How We Leased a New Car Without Setting Foot in the Dealership

Volvo XC70 exterior

After a quick mention on Twitter, a number of people have asked how we managed to buy a car without visiting the dealership we bought it from. The answer is pretty simple: email.

With Kate’s old car, a 2002 Volvo S60, having crossed the 210,000 mile mark with a relatively expensive exhaust system repair looming, we’ve been in the market for some time. My efforts at convincing her to replace it with a pickup truck having failed miserably, another Volvo was the default choice. We’ve both been very happy with the reliability and maintenance record of our Volvos, and this is the second in a row for Kate that’s eclipsed 200,000 miles.

So we headed to our local dealership to test drive two models with a little more space than her S60 (new baby, new priorities): the XC60 and XC70. Kate had no real preference, so I went to work finding the best deal we could on either.

Step one was tracking down every Volvo dealership within a reasonable driving distance: 110 miles or so. I would have stretched it further to include Boston-area dealerships, but with a new baby time is at a premium. Interestingly, Google Maps was less than helpful for this exercise, including as it did a host of service stations that weren’t relevant for this search. Volvo’s website gave me a list, however, and I emailed five dealerships in New Hampshire and Maine with basic information: the two models we were considering, the lease terms we expected, the details of our trade-in, and so on. I (eventually) got five replies.

From there, I simply negotiated over email, taking the best offers and seeing whether or not other dealers would match or beat them. It took a couple of rounds of this, because a few of the dealerships were more traditional and wanted to do things over the phone or in person, but eventually one of them (Portland Volvo) was willing to go the extra mile and give us a higher end model at our price target and we were done.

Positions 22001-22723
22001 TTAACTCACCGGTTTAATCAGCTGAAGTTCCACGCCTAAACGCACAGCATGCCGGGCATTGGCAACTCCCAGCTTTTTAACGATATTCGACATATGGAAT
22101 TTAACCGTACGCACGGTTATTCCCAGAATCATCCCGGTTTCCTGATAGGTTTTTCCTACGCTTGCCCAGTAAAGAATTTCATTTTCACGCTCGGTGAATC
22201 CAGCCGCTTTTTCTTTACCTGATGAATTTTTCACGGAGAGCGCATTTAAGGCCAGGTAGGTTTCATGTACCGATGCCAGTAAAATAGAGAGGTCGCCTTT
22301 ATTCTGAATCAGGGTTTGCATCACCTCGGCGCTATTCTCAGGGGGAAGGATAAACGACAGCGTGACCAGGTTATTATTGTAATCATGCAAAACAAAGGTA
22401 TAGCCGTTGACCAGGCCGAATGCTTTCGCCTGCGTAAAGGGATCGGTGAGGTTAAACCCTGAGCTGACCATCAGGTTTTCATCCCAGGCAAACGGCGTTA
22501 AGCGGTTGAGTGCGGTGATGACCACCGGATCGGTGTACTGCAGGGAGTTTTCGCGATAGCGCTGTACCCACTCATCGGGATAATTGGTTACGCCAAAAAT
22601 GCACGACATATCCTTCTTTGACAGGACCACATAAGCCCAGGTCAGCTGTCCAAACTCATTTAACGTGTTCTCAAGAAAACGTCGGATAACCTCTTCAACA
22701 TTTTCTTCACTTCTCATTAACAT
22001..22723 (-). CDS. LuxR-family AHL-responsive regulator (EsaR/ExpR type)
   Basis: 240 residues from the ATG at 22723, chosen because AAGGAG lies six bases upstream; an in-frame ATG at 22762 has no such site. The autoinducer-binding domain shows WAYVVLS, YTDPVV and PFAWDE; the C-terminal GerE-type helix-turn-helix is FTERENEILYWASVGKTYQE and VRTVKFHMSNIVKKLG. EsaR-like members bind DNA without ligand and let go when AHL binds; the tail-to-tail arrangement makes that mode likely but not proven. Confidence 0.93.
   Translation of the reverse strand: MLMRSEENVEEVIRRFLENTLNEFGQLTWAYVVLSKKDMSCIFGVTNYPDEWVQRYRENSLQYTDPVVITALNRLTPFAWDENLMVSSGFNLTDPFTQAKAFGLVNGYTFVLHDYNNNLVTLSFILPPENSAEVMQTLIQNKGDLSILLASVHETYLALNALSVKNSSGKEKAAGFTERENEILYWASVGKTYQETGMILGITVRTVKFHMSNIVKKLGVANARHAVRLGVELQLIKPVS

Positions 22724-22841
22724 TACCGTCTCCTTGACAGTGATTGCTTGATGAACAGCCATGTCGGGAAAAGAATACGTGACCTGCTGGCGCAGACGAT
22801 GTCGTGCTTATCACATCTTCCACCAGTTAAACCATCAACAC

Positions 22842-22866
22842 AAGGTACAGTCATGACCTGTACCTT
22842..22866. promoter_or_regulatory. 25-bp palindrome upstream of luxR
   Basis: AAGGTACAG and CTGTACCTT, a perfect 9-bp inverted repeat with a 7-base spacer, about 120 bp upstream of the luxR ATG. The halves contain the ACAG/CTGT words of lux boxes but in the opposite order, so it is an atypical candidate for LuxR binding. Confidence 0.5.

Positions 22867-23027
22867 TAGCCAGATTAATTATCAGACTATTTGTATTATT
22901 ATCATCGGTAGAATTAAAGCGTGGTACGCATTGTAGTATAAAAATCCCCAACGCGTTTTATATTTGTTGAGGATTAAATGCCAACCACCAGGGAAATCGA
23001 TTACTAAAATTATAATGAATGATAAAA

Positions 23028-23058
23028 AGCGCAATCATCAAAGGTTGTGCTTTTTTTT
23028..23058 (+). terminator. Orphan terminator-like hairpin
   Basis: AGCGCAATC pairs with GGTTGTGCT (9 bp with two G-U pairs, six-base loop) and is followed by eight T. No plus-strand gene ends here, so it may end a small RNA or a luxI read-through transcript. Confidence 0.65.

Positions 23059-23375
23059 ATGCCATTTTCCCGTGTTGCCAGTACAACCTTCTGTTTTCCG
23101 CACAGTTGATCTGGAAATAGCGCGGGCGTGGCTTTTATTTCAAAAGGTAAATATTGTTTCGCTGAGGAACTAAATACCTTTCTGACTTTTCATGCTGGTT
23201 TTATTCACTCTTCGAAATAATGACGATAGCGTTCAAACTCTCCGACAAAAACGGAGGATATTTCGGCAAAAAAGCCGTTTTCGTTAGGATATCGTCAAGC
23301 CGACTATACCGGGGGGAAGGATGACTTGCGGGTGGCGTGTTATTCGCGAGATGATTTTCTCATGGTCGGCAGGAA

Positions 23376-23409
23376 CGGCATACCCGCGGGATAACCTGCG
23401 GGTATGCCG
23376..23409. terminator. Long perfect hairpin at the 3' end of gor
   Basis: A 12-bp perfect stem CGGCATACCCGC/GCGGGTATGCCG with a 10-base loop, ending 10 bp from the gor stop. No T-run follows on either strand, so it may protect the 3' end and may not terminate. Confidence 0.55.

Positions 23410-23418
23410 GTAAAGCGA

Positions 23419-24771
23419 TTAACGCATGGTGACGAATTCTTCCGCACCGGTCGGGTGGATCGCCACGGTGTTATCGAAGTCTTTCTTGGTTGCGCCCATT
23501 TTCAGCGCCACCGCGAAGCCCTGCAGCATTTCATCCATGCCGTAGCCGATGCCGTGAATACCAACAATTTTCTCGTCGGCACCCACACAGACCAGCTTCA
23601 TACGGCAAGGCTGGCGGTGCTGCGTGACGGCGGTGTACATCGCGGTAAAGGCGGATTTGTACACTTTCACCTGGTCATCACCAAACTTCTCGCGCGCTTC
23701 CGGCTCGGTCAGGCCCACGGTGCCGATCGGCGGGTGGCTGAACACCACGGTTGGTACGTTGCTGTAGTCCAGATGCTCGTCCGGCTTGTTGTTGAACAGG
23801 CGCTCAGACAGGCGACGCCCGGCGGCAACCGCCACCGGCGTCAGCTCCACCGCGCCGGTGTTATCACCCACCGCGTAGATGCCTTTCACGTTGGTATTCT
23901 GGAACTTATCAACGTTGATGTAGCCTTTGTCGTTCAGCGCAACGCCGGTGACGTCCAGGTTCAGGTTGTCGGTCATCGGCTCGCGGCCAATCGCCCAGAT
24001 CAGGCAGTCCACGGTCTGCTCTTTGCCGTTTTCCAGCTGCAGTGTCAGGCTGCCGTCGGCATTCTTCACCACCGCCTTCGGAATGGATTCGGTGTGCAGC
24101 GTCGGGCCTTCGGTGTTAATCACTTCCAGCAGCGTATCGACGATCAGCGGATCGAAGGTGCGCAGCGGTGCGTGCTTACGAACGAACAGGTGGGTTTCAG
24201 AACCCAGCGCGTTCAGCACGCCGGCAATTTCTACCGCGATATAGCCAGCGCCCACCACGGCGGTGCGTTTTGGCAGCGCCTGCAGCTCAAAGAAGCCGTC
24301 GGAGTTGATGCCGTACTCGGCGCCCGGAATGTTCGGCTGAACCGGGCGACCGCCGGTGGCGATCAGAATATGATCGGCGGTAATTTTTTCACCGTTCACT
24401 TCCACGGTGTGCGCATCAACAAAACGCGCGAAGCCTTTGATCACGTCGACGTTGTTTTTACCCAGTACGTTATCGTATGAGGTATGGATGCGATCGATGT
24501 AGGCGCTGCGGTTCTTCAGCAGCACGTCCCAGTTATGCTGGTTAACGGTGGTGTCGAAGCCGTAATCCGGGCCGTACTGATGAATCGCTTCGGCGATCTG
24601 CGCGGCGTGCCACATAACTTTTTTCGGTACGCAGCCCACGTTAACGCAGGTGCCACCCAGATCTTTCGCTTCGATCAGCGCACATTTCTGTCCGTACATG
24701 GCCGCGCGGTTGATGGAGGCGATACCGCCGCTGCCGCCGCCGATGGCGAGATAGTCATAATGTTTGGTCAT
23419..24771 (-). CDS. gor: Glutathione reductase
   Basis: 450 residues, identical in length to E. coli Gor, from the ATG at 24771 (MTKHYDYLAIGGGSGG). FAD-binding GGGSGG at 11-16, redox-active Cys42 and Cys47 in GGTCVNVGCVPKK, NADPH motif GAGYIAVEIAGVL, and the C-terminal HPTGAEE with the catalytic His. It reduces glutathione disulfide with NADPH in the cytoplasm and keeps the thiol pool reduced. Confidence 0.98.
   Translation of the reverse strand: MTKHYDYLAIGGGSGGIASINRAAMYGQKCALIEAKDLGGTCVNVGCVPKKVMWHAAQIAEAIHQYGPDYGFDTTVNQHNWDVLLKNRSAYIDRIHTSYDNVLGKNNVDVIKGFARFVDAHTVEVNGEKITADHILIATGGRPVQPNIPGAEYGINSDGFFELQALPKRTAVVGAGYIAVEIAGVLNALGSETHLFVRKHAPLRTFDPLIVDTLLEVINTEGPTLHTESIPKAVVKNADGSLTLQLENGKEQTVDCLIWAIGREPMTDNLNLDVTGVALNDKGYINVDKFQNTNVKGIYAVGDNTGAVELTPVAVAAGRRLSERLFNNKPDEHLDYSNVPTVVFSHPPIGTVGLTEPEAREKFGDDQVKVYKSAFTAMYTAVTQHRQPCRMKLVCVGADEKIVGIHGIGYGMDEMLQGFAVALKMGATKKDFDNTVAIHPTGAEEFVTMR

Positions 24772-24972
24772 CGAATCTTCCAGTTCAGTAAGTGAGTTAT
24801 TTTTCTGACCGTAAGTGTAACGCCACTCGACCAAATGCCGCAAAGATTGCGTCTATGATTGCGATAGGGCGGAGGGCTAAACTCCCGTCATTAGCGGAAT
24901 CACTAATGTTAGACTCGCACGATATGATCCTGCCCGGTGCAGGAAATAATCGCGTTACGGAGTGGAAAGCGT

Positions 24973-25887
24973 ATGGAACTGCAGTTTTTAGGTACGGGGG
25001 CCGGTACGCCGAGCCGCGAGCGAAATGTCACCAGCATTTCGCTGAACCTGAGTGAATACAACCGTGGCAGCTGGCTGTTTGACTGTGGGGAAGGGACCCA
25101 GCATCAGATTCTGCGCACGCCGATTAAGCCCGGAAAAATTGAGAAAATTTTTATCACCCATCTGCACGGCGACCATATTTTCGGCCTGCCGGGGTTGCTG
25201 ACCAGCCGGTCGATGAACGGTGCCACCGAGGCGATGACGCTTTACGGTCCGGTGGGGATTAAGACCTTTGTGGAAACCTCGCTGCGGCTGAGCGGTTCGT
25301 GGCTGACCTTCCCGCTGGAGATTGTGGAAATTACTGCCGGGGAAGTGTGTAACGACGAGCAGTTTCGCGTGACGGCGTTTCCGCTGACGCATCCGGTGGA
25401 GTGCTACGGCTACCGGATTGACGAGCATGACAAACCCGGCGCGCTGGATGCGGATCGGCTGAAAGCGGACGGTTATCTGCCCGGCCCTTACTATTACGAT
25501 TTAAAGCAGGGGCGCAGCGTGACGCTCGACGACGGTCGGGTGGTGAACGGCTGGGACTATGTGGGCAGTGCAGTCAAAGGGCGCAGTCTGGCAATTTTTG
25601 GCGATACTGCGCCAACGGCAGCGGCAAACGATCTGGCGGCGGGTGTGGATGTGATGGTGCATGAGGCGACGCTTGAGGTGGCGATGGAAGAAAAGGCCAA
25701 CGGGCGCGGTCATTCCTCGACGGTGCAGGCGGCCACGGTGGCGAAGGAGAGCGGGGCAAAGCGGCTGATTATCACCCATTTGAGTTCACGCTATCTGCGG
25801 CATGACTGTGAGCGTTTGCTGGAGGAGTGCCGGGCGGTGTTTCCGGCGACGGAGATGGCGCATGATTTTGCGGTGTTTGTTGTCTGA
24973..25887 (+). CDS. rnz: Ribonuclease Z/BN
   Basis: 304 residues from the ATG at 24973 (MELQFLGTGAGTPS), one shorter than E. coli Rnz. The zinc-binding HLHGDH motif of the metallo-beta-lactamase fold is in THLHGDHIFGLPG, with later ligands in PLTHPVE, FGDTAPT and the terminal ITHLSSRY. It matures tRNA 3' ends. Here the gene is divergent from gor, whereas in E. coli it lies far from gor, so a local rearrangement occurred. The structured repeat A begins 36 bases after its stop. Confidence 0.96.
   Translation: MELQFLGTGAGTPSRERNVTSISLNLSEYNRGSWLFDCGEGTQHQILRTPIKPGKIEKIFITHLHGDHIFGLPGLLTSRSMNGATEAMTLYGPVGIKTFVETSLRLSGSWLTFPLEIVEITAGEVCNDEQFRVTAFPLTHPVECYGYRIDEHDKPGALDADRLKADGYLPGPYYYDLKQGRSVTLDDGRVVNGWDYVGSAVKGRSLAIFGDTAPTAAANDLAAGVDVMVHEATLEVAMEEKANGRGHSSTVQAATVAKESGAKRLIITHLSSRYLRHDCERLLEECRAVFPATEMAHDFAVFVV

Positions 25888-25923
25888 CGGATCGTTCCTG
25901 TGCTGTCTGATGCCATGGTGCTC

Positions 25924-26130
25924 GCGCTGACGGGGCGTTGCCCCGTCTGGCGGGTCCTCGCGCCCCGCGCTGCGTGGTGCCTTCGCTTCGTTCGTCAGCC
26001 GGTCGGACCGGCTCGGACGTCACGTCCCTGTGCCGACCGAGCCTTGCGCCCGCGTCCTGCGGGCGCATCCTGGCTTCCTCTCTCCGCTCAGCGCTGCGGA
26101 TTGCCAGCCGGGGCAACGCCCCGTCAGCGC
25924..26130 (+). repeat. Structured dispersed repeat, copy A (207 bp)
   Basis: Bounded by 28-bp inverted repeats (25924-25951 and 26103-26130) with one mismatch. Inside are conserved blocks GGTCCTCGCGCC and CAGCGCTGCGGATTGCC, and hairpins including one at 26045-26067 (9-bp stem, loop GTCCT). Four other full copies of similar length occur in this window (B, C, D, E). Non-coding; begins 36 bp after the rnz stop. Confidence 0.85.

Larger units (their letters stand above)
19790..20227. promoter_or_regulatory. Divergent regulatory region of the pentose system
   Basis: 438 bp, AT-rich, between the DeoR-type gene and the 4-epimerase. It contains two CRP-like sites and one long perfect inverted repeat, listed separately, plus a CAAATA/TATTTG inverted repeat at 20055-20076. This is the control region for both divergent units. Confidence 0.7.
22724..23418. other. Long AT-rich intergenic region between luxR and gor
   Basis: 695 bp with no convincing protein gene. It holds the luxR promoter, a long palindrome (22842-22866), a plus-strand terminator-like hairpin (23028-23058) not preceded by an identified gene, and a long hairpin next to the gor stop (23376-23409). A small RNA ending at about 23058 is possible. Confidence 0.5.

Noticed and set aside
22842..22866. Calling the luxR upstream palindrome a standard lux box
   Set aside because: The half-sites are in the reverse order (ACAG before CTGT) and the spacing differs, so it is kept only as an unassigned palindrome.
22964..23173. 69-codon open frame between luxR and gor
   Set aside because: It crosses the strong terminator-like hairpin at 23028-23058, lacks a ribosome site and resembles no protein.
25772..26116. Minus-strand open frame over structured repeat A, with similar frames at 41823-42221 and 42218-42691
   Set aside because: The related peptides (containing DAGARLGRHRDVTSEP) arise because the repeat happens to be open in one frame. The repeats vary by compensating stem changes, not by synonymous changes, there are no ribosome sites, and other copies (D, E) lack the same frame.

Even better for us, Portland Volvo has a drop off delivery option. The first time I spoke to anyone on the phone was the day before Christmas Eve to put down a deposit. Three days later, I called their finance department to provide the necessary information for the credit application and the car was dropped off at our house an hour later. The driver brought all the necessary paperwork, which we signed and then he drove back to the dealership in our trade-in.

All in all, that’s about as painless a buying process as you’ll find, with the possible exception of Tesla. Not every dealership will drop off the vehicle, of course, but there’s no reason apart from test drives at this point to visit a dealership to talk price. It’s much more efficient to stick to email, engage a number of dealerships and let them compete with one another. If you’re working with one that has an internet sales department, as well, expect them to be much more efficient.

So that’s how we leased our new car without setting foot in the dealership.

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  1. […] Kate got a new baby-friendly ride. […]

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